What Does It Mean To Reclaim A Space?
Whilst at The Rooms, Cai started to think about how we should be looking after our old buildings and where the line is between gentrification and regeneration.
When I was younger, I spent my journeys home looking at the empty and derelict buildings that littered my bus route. I would pass them imagining what these spaces could be and the potential that those spaces had to become something. I’d pass the old Metropolis building in Stokes Croft. There was a row of old shops I’d walk past on the Wells Road. And I’d pass the old bath house on the Gloucester Road. All of these buildings were empty and all of them have the potential to become something.
Redeveloping a building or an area doesn’t simply mean putting a Costa or a Tesco into some unused building then turning round going ‘look at how we’ve improved this community’.
Bristol has so many old buildings that have just been left there. Left with enough care to keep them standing, but not enough to stop them from falling apart at the seams. Some of these buildings are beautiful, but are just missing a little care and attention.
But redeveloping a building or an area doesn’t simply mean putting a Costa or a Tesco into some unused building then turning round going ‘look at how we’ve improved this community’. Because all they’ve really got is a place to drink okay coffee and get their groceries. These buildings have histories to them. These buildings have souls. When you implant these corporations into them, it’s so easy for them to cover up any history in these buildings instead of celebrating it.
This weekend, The Rooms is taking place and it features 53 digital projects that have been created over the past four years. To show them off, they’ve made their home in the Old Fire Station, The Magistrate’s Court and Police Station.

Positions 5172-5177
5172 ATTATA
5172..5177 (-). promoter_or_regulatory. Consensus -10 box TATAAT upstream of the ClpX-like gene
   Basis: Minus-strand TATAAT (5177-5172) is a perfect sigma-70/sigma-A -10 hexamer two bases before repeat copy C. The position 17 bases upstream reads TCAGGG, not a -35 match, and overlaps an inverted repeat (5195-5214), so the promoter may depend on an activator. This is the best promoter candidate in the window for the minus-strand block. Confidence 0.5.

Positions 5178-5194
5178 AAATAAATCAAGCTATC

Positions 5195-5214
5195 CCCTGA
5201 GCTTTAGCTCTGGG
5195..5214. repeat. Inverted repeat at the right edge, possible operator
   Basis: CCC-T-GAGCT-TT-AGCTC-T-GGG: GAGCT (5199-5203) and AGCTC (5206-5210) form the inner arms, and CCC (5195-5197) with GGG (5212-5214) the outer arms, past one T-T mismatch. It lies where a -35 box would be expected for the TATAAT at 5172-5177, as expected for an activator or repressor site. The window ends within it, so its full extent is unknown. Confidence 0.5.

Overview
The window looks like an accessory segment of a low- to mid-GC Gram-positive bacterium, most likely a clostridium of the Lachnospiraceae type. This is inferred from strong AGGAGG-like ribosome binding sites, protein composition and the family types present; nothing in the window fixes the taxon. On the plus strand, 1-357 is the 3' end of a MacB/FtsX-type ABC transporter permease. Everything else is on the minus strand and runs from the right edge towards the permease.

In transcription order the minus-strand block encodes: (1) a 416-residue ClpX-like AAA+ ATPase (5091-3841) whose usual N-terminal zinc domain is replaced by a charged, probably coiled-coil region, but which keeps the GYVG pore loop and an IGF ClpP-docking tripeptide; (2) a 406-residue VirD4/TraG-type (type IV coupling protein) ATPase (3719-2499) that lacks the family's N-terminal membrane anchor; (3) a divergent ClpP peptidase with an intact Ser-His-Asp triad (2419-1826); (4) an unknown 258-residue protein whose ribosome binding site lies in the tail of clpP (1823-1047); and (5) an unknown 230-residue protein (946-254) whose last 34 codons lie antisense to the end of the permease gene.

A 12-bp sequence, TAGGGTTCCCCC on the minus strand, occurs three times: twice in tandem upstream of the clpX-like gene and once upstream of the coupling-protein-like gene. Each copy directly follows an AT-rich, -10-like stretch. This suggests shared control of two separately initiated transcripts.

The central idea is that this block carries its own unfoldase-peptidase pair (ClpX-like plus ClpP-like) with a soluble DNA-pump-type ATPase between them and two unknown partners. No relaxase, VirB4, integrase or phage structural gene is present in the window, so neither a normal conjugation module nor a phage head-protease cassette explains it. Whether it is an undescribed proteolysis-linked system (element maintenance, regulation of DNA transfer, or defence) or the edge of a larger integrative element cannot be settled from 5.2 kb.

As you walk through the different rooms, you get a real sense of what the space used to be as well as what it’s become. These rooms have cracks in the walls, tiles missing and patched up parts everywhere, but you look beyond that. You walk through the newsroom and you see a grand entrance hall. You explore the maze and you can feel what it was like to be locked in the cells. You can understand what the building was used for before, as well as what it’s used for now.
What The Rooms does is celebrate the space and it’s history.
The Rooms doesn’t cover up its history. They didn’t come in and plaster the walls and fix it up. The spaces that they create sit within the old history. I feel that’s what people misunderstand when trying to reclaim a space – they can be so quick to cover up everything. To renovate an old building and turn it into nice overpriced flats. What The Rooms does is celebrate the space and it’s history.
Reclaiming a space is not done by injecting a load of money into it. A load of money helps, but to truly reclaim a space it has to be done by a community. Whilst I was there, there was a huge sense of that community at The Rooms. These people had been working closely for years, and it became a project that they were passionate about – it became their space. People working together can create a space that feels truly welcoming and where you can belong.
Watching them put together the space this week has been amazing to watch, because it’s a bunch of people from a variety of different backgrounds working together to produce something new out of something very old.
So I’m not suggesting that the future of architecture is about sitting in buildings that are falling apart around us, but care needs to be taken when reclaiming a space. Through projects like The Rooms where we celebrate old buildings and adorn them with innovative ideas and creations, that is how we can truly reclaim spaces.
What do you think? Are there any spaces in Bristol you’d like to see reclaimed? Has a space that you love been “redeveloped” into something that you don’t agree with? Let us know using @rifemag
The Rooms is open Friday 6th November from 4pm till 1am and Saturday 7th November 10am till 6pm so be sure to head down and have a look.
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